By far, the most impressive part of the book for us was Bennett's introductory chapter-"Hagakure in Context". It puts the Hagakure into its proper historical and social setting as well as examining 'bushido' (interestingly, Bennett notes that the term 'bushido' first appeared in the 'Koyo Gunkan', a treatise on Takeda Shingen written by a former retainer) with a critical eye and a look at how Jocho's life experiences and psychology is reflected in the work-and does so elegantly and brilliantly. This translation is well worth picking up just on the strength of this chapter. From the somewhat vague symbolism of the title (is Hagakure-literally 'hidden by leaves'-a reference to a poem by Buddhist scholar Saigyo Hoshi? Perhaps just a simple reference to the hermitage where the meetings between Jocho and Tsuramoto took place? Or a reference to one of the book's recurring themes, serving from behind the scenes?) to the appropriation of the book for various agendas by both 20th century Japanese and Westerners, Bennett examines the book from a variety of angles. Bennett states that the book is vastly misunderstood both inside and outside Japan, and perhaps that is why Jocho encouraged Tsuramoto to burn it upon completion (to prevent it from being read by those who could never understand the spirit in which it was written). 

Bennett shows how Jocho was bitter at the "disintegration of warrior norms over previous decades", "anti-Shogunate sentiment", had a nostalgic longing for the previous regimes and decried how young samurai "talk of money, about profit and loss, their household financial problems, taste in fashion, and idle chatter of sex". At one point in the book, Jocho flatly states that there are "no good men". However, Bennett also shows how Jocho realized that the nature of service had changed in the time of peace and a good retainer had to change as well. This passion for the older days mixed with Jocho's call for a new type of service based on loyalty and dedication to duty rather than martial valor resulted in many apparent contradictions within the book, including some of its most famous passages. Should a vassal rush headlong into danger, or should he seek a more peaceful alternative? Does one persistently correct the Lord and let him know when he is wrong, or does one carry out the letter of his commands unquestioningly? You should always follow out the Lord's commands, except when you don't. While mastering an art is detrimental to the way of the samurai, when can its study actually be beneficial? There are passages that seem to exhort the virtues of each. Bennett demonstrates how many of these can be explained away by Jocho's splitting one's service as a youth and as an adult-as well as how one's position inside the hierarchy of the samurai chain of command affected one's actions. Indeed, it shows how the Hagakure was an excellent microcosm of the identity crisis of Edo period samurai-how to keep the virtues of a warrior society alive in a time where they were no longer used? This is perhaps best shown in Jocho's criticism of the Ako Ronin, a group that itself exemplified how martial values no longer fit into Edo society.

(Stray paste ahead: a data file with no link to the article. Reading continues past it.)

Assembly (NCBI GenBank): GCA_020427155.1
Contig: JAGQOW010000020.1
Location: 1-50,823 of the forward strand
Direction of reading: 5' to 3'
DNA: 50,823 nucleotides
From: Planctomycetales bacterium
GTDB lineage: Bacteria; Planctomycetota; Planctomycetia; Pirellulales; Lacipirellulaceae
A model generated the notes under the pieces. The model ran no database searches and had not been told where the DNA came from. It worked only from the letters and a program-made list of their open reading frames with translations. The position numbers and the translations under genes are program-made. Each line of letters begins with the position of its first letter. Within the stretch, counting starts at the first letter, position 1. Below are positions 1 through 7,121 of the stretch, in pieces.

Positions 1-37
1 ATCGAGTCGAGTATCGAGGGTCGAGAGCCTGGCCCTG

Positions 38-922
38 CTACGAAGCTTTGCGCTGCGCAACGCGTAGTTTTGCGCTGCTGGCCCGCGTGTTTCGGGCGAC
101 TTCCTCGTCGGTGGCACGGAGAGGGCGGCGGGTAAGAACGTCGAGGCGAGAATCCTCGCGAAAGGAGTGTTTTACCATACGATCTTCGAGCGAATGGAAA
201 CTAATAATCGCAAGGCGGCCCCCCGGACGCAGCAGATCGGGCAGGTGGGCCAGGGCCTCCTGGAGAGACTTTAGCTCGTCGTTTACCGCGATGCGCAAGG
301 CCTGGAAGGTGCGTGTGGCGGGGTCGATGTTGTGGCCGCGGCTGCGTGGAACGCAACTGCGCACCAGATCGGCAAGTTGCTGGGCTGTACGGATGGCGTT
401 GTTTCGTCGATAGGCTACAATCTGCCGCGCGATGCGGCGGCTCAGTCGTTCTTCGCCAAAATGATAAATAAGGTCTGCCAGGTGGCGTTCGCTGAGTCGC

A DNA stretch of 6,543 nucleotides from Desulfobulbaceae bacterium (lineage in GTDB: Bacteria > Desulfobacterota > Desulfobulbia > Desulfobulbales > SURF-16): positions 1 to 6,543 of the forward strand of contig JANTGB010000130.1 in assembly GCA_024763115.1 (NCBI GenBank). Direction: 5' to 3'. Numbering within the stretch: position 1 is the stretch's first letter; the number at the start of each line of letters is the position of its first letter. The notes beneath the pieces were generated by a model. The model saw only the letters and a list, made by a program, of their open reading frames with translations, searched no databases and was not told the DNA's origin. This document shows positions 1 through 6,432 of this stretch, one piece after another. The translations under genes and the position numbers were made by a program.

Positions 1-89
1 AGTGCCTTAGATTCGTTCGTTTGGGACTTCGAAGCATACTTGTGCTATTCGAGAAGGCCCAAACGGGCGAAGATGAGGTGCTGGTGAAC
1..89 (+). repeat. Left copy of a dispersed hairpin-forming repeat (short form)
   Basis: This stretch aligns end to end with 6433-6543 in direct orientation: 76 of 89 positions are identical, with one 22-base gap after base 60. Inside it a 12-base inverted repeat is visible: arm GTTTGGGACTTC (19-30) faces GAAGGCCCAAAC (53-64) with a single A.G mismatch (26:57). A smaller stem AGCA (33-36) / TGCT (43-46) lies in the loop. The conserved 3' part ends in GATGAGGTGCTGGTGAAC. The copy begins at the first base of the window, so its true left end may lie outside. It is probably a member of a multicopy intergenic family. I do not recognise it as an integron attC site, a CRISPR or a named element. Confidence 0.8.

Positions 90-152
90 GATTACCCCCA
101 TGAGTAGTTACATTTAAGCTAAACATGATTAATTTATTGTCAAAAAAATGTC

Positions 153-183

As interesting as Hagakure's contemporary setting was, Bennett's examination of how it emerged into the world of the 20th century with its first out-of-domain printing in 1906 (contrary to popular belief, it was virtually unknown outside of a select few in Saga domain before then) is even more so. Does Hagakure represent a 'mystical beauty intrinsic to the Japanese aesthetic experience', or is it a 'text that epitomizes all that is abhorrent in terms of mindless sacrifice, as well as a loathsome depreciation of the value of life and blind obedience to authority'? Invented tradition? A window into the complex ethics of the Tokugawa world? Or simply the 'seditious ramblings of a disgruntled curmudgeon'? 

A careful reading of Hagakure will reveal elements of all of these. But at its heart, Bennett believes it can be summed up by four simple oaths Jocho repeats throughout the text (none of which involve finding the way of the samurai in death):